Global Program for Equality

Women and girls around the world are disproportionately affected by poverty and discrimination. In all regions, women spend at least twice as much time as men on unpaid domestic work, but are often not allowed to make decisions that affect their own lives. Women from the poorest communities worldwide reveal enormous potential. Despite difficult circumstances, they can successfully change their own – and their family’s – future.

Through H&M Foundation’s global program with CARE, almost 270,000 women were supported 2014-2020. The success of the women has been astounding, with their daily enterprise earnings increasing by an average of 91% across all countries.

In Phase 1 of the Global Program with CARE (2014-2017), reaching 100,000 women, we learnt that when women have access to the right skills and tools, their confidence increases to take on leadership roles and take the leap to become entrepreneurs. Regardless of their background.

In addition, when women have earnings on their own, they tend to invest a bigger proportion of their money in their families and communities than men do. When women benefit, everyone benefits.

We want the world’s poorest women to move from survival to success by supporting them in the development of their businesses.


In the second phase of the Global Program, we reached 170,000 women from low-income communities in seven developing countries worldwide. Through the program these women were equipped with what’s needed to become successful and empowered entrepreneurs, and to further develop and grow their businesses. By supporting the women with further skills training and other relevant tools, they have been able to go from running businesses with low margins to start to increase their margins. This means they are able to support their families and even elevate whole communities out of poverty, not least by employing other local women to lift them out of poverty too. Entrepreneurship is also empowering and through the program CARE saw a 33% increase in women taking up leadership positions within their communities. When given better access to finance and capital, women are also strong savers and borrowers.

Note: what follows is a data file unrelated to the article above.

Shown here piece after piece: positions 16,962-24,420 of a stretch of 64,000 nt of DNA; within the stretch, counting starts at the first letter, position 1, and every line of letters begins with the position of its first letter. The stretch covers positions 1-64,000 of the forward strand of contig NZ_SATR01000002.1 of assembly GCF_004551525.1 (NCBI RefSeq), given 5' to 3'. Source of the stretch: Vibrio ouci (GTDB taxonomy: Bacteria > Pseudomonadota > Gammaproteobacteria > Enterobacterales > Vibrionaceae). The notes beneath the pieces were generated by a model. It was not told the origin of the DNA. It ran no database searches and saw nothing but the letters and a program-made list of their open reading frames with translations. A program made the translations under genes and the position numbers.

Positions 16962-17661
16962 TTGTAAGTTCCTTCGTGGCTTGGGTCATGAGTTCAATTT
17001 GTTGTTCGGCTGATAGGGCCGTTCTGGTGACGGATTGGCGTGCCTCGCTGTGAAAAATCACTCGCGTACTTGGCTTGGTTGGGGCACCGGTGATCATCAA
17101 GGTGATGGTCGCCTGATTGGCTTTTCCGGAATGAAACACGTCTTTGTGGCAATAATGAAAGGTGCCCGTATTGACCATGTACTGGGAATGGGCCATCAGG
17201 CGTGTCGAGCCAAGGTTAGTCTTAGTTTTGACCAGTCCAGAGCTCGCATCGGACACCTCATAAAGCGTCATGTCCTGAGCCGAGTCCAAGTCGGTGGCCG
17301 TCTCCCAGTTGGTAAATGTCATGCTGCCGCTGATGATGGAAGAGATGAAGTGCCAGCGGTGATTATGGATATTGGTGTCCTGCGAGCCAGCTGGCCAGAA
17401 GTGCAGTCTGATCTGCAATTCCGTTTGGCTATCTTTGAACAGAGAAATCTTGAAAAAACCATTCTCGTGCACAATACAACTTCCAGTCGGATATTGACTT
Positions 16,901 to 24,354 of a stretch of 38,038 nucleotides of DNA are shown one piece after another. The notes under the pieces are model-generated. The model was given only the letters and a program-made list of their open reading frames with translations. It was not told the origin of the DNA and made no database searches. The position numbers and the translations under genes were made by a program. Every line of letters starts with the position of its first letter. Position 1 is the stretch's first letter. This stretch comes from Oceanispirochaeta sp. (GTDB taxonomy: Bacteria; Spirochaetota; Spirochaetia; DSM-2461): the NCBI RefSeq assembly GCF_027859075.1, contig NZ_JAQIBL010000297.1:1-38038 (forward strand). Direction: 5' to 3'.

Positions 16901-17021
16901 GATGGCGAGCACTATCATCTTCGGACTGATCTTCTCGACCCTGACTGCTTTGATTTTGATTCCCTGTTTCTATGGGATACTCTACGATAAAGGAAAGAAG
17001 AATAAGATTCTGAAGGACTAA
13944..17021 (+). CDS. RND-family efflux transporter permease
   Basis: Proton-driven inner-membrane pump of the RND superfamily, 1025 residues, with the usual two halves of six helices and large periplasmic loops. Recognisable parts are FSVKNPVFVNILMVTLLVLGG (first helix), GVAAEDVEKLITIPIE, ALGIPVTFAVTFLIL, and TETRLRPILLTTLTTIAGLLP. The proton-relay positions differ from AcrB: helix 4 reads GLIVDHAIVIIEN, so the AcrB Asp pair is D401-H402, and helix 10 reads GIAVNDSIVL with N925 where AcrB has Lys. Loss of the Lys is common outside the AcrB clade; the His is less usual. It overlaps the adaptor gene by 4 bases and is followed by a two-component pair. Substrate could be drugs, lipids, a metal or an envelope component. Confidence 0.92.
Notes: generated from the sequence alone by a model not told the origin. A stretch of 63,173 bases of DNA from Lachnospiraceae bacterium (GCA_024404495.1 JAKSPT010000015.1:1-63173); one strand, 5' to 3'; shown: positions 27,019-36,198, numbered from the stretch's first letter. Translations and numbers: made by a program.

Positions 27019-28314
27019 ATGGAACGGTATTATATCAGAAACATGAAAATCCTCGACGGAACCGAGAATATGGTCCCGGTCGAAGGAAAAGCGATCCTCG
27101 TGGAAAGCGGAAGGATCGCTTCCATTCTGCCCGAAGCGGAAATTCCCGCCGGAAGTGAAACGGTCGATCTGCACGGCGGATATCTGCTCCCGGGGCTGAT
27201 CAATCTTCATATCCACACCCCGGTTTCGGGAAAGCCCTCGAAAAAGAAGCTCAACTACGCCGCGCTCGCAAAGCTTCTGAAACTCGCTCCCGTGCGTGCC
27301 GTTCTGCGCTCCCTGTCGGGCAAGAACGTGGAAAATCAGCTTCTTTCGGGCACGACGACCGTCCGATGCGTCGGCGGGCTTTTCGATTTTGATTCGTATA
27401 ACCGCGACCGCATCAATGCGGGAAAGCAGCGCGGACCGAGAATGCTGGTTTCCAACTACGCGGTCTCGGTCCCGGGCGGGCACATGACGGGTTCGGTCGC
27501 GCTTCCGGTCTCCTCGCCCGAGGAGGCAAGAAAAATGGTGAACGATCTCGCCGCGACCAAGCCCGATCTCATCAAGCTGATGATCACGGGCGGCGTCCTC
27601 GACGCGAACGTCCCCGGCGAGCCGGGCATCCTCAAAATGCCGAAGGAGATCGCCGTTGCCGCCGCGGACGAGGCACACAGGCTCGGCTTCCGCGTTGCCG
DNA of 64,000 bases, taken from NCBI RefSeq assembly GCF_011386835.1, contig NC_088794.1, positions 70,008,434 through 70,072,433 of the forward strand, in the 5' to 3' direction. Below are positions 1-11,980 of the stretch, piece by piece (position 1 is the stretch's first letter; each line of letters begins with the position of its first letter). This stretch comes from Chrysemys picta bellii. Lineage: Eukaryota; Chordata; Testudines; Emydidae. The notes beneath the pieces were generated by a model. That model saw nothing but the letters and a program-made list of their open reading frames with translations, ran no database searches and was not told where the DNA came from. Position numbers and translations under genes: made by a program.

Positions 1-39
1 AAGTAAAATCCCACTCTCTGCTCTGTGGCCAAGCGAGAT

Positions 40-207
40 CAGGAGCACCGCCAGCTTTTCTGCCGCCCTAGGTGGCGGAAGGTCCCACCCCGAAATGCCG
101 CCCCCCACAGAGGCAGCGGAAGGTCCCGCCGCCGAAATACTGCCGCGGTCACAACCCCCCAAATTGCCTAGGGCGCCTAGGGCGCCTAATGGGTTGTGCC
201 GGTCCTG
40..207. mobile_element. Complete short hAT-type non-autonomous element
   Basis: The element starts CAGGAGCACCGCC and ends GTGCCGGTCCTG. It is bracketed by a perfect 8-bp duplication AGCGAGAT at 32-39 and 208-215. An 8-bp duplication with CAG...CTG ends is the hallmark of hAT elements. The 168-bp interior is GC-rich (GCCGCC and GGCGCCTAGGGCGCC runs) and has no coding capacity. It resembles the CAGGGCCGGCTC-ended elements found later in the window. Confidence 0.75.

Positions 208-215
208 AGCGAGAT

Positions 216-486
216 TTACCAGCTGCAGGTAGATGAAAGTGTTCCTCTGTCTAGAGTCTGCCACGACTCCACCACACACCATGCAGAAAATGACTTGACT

Another crucial aspect of them program has been involving men and boys and other local stakeholders to change gender norms. As women have taken on increasing responsibilities with their businesses, 72% still receive no help at all from male family members in the household. Not only are women now running businesses – many providing employment to other women – they continue to do all the childcare, cooking and other household chores.

Through the program CARE saw a 33% increase in women taking up leadership positions within their communities.


As part of the program, CARE identified five essential components for successful enterprise development among women living in low-income communities.

These are:

  1. Strengthening skills
  2. Facilitating access to finance and capital
  3. Encouraging the power of groups and networks
  4. Improving the business environment
  5. Engaging men and boys

On a global level, CARE has also created a global, evidence-based report – Women Mean Business –  which will showcases the economic and social value of investing in enterprise development with women from low-income communities.

The impact of this program has gone far beyond earning an income. When women are encouraged to rely on their inner strength, they start making decisions within households and communities and take more control of their lives. They are a catalyst for positive change in their societies and change the world for generations to come.

Related News

Sewing her way to success

As we arrive at Arudselvi’s tailoring shop she steps forward to greet us with an enormous grin from ear to ear. Her smile is infectious. This is a businesswoman on the rise, who can’t quite believe her own success.

Successful factory owner despite a tough start

25-year old Bara’a Al-Shobaki is one of seven siblings and lives in Jordan. When her father’s job wasn’t enough to support the whole family, her mother started buying and selling garments out of their small house. She became so successful that she had over 250 customers and started exporting to Syria. Perhaps this gave Bara’a the strength and determination to start her own business even though all banks initially turned her down.